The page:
The Aeroscreen is the second phase of INDYCAR’s objective to further enhance driver safety in its open-cockpit cars. INDYCAR debuted the Advanced Frontal Protection (AFP) device for the INDYCAR Grand Prix run May 10-11 on the Indianapolis Motor Speedway’s 2.439-mile/14-turn road-course and used throughout the season. The AFP is designed to deflect debris away from the cockpit area and the driver.

Dixon tested an Aeroscreen prototype on a simulator July 2 at the Dallara Research Center in Speedway, Ind. Dallara is an official INDYCAR supplier and partner in the Aeroscreen project.

“I’m so impressed with how quickly all this came together,” Power said. “To have the first run in and really no major issues…it’s just little things that need to be worked on.

“Yeah, you could race this weekend no problem. You could do that. That wouldn’t be an issue. That shows what good of a job they’ve done just bolting it straight on. So that’s what you get when you work with the best people in the game like Red Bull Technologies and obviously INDYCAR, as well, and all the partners involved. You get a product like this, which is pretty seamless, you know, straight in.”

Dixon agreed, noting there is room for configurations to be adjusted according to personal preferences. “But I think it’s spot-on. It’s good-to-go,” Dixon said. “We’d be the only two with it.”

Dixon added he experienced “a lot less load on the helmet” that he anticipated. “Visually, there’s been no (issue),” said Dixon, longest-tenured driver at CGR. “Some of the areas with tear-offs and where they seam in the middle will be sort of fixed down the road to make it better.”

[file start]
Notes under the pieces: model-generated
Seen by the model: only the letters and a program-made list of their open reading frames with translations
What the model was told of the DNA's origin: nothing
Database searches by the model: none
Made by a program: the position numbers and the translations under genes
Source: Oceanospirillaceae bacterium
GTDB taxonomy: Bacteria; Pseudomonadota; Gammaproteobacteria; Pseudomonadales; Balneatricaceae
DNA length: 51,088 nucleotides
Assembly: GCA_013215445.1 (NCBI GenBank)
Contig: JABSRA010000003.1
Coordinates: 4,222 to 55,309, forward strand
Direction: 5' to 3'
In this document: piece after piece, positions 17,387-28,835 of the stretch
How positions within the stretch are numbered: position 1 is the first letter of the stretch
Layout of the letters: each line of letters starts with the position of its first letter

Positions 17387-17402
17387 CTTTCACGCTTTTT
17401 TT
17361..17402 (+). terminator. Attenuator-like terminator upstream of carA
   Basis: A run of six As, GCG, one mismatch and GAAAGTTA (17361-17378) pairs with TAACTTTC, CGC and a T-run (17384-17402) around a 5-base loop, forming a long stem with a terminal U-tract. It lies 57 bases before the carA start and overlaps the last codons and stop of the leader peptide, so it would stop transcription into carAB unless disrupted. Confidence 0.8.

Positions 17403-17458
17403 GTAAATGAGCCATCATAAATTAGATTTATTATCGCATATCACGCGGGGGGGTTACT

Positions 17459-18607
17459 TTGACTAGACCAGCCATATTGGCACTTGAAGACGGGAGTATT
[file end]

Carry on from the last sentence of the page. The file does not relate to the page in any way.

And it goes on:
Power said it took him a bit longer exiting his car fitted with the Aeroscreen. “It’s something you’ll practice a lot,” Power said. “You think about how many times you get in and out, you’ll get good at it. I’d rather have it around my head than worry about if it’s a struggle to get out because maybe someone will be pulling you out.”

Along those lines, Frye said the series’ AMR Safety Team has been fully involved in the development process. “Yes, they’ve already practiced, they’ve had the frame, the piece that they’re already practicing on,” Frye said. “They’re also practicing on if you had to take the thing completely off how quickly that could be done. It’s very quick at this point. We have some great tools to do it.

“Again, we’re really hoping that this creates…so you don’t have to extract anybody, right, it’s there to protect people. So again, like the whole thing that we’ve went through, there’s really no stone that’s been left unturned. They’ll get better as they go. There’s even parts of it that they think it’s better than the current car to help extract because you can lean on it. There’s eight inches in the front that they can lean on and it gives them leverage.